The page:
For the Home Team

The big man on Garner Magnet High’s campus is switching positions.

Coach Nelson Smith, now in his 13th season as head coach of the school’s beloved Trojans football team, is making the transition to GMHS athletic director, succeeding retiring AD Dwight “Doc” Harrell. He took a time out for a fieldhouse chat about football, family and the meaning of success.

“Friday night football in Garner is a special time,” Smith said. “Garner still has that hometown feel to it, and I’m blessed to have been here for 30 years. I’ve seen the football program really grow.”

Smith arrived on the Garner football scene in 1983, as offensive coordinator for then-Head Coach Hal Stewart. He recalls the team’s record as 2-8 that year. But by 1987, the Trojans won the state championship and never looked back.

Smith succeeded Stewart as head coach in 2000 and has continued the winning tradition with 10 conference championships and a Trojans trip to the state playoffs every year.  
He credits his college coaches, East Carolina University’s renowned Pat Dye and Dick Kupec, for “lighting the spark under me” to become a coach.

Smith earned a scholarship to ECU, where he lettered in football as an offensive lineman and guard for four years, spent a fifth year running an offensive scout team as a student coach, and earned a degree in physical education.

“Football is the greatest sport there is, and great preparation for the future,” Smith said. “Players have got to depend on each other to be successful, and Coach Dye taught me it’s the same in life; you have to be able to work with other people to be successful.

“You get close to the players,” he added, “but at the same time you realize you have to be a disciplinarian, and teach them to be respectful and courteous.”  

Many talented young men have run the Garner field during Smith’s decades at GMHS, including Anthony Barbour, today a coach at nearby Clayton High, Chris Culliver of the San Francisco 49ers, Brandon Banks of the Washington Redskins and Richard Medlin, most recently with the Atlanta Falcons.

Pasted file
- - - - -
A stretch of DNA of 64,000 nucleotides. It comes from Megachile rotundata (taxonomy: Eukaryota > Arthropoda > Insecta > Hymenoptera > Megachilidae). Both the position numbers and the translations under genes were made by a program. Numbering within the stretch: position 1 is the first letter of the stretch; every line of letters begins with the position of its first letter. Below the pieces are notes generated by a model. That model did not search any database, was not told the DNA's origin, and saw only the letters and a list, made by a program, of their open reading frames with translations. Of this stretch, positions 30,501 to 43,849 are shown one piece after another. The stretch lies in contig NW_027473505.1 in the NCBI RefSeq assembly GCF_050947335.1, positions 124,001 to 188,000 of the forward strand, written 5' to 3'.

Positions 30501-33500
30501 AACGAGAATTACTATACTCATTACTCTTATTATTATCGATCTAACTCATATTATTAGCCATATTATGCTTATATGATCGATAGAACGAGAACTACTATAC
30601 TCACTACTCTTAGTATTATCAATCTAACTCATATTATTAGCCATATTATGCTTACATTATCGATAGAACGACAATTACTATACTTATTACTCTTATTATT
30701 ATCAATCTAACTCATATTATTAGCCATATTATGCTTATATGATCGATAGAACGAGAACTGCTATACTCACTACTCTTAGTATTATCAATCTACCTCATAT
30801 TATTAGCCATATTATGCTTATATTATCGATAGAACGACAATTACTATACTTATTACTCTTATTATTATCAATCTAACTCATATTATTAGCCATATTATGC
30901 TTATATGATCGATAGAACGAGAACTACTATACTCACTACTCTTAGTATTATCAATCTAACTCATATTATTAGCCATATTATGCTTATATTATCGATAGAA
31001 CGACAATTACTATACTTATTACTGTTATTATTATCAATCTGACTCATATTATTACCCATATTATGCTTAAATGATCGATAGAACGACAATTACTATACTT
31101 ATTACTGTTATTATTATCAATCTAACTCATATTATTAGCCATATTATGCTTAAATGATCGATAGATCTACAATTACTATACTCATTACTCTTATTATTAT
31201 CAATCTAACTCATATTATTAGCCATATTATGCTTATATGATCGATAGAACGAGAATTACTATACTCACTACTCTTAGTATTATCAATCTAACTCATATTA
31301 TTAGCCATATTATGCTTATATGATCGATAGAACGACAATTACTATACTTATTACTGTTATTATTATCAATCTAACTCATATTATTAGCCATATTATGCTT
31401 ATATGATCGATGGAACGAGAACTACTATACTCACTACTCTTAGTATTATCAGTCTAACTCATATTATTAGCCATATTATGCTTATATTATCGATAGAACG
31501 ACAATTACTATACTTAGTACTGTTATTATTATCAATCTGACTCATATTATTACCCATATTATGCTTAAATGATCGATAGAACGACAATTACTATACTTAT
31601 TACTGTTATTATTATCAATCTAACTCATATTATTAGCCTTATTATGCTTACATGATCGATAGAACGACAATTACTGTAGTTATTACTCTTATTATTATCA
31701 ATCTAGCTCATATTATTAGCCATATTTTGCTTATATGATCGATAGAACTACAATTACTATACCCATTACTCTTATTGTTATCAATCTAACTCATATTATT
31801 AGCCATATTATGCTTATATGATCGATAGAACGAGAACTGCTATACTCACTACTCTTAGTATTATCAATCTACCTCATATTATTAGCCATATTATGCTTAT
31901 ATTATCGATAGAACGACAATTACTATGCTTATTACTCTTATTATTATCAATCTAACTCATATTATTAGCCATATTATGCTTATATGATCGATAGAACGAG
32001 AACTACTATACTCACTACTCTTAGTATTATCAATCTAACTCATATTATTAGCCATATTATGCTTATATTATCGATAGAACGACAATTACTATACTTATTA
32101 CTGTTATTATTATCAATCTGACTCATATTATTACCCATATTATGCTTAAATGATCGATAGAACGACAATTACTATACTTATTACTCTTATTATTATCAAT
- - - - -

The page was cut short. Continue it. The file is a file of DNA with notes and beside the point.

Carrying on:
But Smith cites a study showing that just one in 1,200 players are offered athletic scholarships, let alone make it to the NFL. That’s why he plays offense for academics as well as athletics.

“We tell our kids every year that we want to see them successful, especially in the classroom. We want them to get that diploma and go to college or get a well-paying job, or into the service. We’re trying to help prepare them for life.  

“We teach our kids that there are four priorities: One, the good Lord comes first. Two is your family. Three is school, and four is football. I learned that from Coach Dye, too.”

Smith praises the efforts of the Trojans’ assistant coaches, many of whom also have long tenures here. And he’s grateful for Garner’s support of his players, including pre-game meals and devotions provided by First Baptist Church.

“It’s a real special time for the kids on game day,” said Smith. “Then we go play in front of the greatest fans in North Carolina.”

Each year’s Trojans team has four goals, set by Smith in unusual order: Win the state championship; have an undefeated season; win the conference championship; and have a winning season.

“We can’t do number one without doing four,” he explained. When the Trojans win, “I say congratulations, and thanks for the effort. We address any glaring mistakes, but the biggest thing I tell them is to ‘go love on your mamas and daddies, and get ready for next week.”